It’s hard to miss with advertisements and visits to the dentist that tartar is something you want to avoid for good oral health. But do you know what this substance is, how to keep from getting it, and what to do if tartar does develop?
What’s so bad about tartar?
Even if you brush and floss regularly, it’s impossible to get rid of all of the bacteria in your mouth. Bacteria and food residue combine to form plaque on your teeth. If left to thrive, plaque attacks your teeth and gums. It causes decay, gum inflammation, and will harden into tartar if not removed before it has the chance.
What does it do to my teeth and gums?
Tartar buildup makes it more difficult to brush and floss well, and tartar along your gums may lead to gum disease. Mild gum disease, or gingivitis, is often caused by plaque and tartar on your teeth. It can usually be reversed with careful dental hygiene. If left untreated, it will progress into periodontitis. This more serious gum disease can damage the bones and tissue that support your teeth, increasing your risk of tooth loss. It may also cause infections that contribute to heart disease and other health problems.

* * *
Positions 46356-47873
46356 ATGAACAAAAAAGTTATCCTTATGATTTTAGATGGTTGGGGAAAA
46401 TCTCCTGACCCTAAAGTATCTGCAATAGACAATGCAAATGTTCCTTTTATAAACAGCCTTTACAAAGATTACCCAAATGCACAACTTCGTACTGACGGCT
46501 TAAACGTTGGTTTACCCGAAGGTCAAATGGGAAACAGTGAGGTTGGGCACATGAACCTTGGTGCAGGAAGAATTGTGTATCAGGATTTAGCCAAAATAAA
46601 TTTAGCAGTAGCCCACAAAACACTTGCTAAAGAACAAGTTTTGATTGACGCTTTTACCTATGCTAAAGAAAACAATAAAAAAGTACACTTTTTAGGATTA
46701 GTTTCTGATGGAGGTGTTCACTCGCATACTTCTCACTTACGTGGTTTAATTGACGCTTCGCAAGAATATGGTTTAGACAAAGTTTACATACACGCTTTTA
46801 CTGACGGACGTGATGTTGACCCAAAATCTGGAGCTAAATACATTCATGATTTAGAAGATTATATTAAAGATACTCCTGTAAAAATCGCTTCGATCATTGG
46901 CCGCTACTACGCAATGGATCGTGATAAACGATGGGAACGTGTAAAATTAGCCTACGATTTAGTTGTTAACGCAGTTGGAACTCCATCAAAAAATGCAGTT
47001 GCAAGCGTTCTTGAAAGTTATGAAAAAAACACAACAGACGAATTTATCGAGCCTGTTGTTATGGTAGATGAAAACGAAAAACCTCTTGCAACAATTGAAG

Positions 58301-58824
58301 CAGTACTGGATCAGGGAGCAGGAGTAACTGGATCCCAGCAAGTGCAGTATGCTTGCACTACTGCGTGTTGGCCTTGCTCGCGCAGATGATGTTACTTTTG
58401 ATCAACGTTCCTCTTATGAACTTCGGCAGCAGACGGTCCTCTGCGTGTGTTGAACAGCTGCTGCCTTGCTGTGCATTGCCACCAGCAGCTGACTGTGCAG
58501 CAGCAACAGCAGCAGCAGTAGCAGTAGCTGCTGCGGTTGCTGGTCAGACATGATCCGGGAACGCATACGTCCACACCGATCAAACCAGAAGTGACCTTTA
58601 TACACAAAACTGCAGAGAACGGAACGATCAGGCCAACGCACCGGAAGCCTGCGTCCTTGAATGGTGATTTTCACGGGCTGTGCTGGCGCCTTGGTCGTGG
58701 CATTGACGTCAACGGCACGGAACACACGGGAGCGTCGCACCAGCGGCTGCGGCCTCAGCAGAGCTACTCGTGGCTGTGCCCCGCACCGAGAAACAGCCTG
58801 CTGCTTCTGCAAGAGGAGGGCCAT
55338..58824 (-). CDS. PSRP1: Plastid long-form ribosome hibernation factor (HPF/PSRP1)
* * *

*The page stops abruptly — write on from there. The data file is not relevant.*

How can I control tartar?
Here are some ways to prevent tartar formation:
• Brush at least twice daily long enough to thoroughly clean every tooth and all of your gums. Consider using an electric toothbrush, which may be more effective for plaque removal.
• Use tartar-control fluoride toothpaste. It is formulated to help prevent tartar formation, and the fluoride can repair damage to your teeth that may have already begun.
• Floss every day to reach the areas that brushing cannot.
• Eat a healthy diet low in sugars and starches, and limit snacks between meals. Drink plenty of water to help rinse away plaque and bacteria.
• Don’t smoke because tobacco use has been shown to increase tartar buildup.
How do I get rid of it?
A professional cleaning is the only way to successfully remove tartar. See your dentist every six months for checkups and cleanings.